Batavia, NY St. James Hotel Fire, Jan 1886
A HOTEL FIRE.
DESTRUCTION OF THE ST. JAMES IN BATAVIA -- SEVERAL PERSONS HURT.
Batavia, N. Y., Jan. 8. -- At 2 o'clock this morning the St. James Hotel, the leading hotel in town, a large four-story brick building containing 80 rooms, was discovered to be in flames. The fire had started from a pipe from the furnace which ran to the roof alongside an elevator shaft, and had broken out and spread almost simultaneously on all the floors. The fire alarm was promptly sounded, and the firemen rendered assistance to the occupants of the building, of whom there were 33. J. H. JUDD, of Syracuse; E. CONDON, of Elmira, and J. H. BENNETT, of Auburn, the only transient guests in the house, were rescued by the hook and ladder company.
BENNETT, lost a part of his clothing, $150 in money, and a gold watch and chain. MR. and MRS. F. S. WOOD, whose sleeping room was next to the elevator shaft, were the first to leave the house. They were obliged to rush through sheets of flame, and, being scantily clothed, were quite badly burned. Several boarders jumped from the third story to the roof of the dining room, which was one story high, and were assisted to the ground. Two of them were scorched before they left their rooms. The male help all slept on the fourth floor, and all were more or less badly burned. ANDREW FLACH, yardman, and PATRICK GREEN, bus driver, were in a desperate strait, and jumped to a portico over the main entrance and were seriously injured. FLACH had both arms broken, and is suffering from concussion of the brain. His condition is precarious. It is feared that GREEN is internally injured.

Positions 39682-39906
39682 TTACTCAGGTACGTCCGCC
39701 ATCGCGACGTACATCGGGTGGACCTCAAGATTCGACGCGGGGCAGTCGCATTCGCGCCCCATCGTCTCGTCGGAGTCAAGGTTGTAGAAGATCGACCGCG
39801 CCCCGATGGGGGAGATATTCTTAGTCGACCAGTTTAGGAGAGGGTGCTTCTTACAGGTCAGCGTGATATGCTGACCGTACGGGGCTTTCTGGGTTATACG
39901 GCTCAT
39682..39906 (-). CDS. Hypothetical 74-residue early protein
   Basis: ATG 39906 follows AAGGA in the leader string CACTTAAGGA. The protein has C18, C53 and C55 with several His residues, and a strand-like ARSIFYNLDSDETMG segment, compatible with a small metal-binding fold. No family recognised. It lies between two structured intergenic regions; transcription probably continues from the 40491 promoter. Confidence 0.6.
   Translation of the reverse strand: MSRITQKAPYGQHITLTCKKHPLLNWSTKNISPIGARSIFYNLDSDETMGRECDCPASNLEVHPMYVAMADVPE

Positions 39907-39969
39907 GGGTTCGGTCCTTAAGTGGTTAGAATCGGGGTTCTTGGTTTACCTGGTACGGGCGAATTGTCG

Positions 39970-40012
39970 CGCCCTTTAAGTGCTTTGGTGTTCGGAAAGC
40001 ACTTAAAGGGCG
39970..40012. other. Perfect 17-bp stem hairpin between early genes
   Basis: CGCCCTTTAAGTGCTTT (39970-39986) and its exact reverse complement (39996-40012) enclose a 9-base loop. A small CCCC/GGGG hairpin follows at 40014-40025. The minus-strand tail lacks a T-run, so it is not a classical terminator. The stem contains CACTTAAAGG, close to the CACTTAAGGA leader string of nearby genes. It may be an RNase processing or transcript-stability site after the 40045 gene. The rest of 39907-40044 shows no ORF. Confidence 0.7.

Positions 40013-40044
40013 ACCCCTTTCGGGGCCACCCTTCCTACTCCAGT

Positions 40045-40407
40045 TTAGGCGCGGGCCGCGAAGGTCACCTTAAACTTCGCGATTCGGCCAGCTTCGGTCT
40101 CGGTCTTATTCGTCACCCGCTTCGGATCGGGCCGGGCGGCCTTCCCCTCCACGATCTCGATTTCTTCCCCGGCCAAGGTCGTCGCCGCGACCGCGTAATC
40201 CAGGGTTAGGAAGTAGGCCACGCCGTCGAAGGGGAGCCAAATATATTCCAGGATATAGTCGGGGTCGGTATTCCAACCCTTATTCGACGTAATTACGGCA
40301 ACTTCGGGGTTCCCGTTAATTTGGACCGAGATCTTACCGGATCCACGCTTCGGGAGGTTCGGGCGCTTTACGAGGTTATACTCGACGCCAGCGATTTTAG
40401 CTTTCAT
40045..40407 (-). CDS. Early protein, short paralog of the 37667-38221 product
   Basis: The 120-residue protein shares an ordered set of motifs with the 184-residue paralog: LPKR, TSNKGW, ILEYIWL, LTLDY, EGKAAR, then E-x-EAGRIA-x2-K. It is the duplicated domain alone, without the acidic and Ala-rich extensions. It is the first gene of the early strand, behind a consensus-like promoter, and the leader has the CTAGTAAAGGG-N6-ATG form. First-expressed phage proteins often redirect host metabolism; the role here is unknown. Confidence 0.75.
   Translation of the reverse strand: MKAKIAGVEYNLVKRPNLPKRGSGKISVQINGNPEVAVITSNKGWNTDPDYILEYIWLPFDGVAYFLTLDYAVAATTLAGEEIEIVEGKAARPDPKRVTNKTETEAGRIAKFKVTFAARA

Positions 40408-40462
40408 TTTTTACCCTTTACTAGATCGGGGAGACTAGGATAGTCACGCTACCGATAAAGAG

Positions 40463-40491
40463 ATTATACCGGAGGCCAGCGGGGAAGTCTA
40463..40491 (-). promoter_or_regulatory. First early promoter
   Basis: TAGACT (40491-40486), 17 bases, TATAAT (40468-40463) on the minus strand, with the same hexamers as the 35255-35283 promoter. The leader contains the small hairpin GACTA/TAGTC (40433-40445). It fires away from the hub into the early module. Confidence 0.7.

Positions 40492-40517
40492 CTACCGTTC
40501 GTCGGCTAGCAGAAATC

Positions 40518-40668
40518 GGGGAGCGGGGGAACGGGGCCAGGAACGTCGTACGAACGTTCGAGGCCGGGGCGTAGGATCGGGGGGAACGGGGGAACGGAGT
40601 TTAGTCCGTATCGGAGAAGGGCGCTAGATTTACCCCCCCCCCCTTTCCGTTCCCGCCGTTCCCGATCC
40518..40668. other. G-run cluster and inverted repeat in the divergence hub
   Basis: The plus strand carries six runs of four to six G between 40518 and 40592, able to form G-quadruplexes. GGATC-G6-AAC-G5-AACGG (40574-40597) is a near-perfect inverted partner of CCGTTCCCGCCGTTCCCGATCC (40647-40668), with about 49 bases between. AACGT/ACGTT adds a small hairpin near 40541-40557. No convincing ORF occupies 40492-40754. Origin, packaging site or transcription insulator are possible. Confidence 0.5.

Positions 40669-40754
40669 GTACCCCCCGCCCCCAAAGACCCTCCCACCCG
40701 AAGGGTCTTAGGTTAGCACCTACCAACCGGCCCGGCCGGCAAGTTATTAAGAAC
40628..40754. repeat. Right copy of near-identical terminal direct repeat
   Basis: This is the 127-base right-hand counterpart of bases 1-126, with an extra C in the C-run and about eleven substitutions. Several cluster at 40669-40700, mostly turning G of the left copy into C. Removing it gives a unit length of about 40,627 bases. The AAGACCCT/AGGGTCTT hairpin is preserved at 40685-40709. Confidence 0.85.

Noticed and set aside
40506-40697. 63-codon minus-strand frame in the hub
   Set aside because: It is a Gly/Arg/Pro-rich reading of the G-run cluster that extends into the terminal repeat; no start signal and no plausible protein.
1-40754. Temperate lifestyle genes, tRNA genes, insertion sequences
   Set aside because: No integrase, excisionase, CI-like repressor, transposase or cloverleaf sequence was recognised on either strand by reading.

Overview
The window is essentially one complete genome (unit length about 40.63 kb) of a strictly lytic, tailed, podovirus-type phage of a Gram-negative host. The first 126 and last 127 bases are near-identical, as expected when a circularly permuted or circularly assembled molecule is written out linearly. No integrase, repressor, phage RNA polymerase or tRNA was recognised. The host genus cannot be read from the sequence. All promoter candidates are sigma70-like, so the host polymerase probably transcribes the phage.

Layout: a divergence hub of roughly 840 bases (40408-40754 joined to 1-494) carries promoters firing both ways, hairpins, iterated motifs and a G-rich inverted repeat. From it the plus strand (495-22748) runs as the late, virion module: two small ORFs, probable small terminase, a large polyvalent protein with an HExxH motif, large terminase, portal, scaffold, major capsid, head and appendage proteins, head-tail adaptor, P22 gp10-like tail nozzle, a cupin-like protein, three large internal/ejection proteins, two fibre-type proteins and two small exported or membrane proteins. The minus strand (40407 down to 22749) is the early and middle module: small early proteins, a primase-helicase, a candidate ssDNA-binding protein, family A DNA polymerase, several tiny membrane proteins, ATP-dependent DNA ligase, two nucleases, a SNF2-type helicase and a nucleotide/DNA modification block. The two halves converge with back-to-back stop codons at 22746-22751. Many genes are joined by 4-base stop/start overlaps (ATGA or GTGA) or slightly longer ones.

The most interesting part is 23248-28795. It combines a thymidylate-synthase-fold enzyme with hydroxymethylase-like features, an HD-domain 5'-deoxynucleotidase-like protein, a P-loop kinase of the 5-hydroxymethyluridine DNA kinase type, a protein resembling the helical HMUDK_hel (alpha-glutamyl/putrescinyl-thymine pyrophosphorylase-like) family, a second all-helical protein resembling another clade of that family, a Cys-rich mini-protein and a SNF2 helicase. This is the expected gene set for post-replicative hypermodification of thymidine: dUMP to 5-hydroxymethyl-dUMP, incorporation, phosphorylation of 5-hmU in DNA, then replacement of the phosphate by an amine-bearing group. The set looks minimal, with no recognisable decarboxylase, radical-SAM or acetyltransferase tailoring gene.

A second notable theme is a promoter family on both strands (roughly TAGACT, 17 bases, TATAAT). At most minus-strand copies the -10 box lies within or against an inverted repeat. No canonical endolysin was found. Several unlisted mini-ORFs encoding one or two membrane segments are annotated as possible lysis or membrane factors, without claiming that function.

The female help slept in a remote part of the building, and saved themselves. The hotel was built in 1835 to replace one burned on the same site the year before, which was put up in 1824, but it has frequently been enlarged and remodeled. It was owned by A. G. COLLINS, and valued at $40,000. The lessee and landlord was Capt. O. C. PARKER. COLLINS has insurance of $22,000, and PARKER'S loss is covered by insurance of $9,000. CORA E. MALLET'S fancy goods store and CATCHPOLE & CONDON'S shoe store, in the hotel block, were destroyed. The former has an insurance of $2,000, and CATCHPOLE & CONDON, who had owned their stock but two days, were insured for $1,500.
The New York Times New York 1886-01-09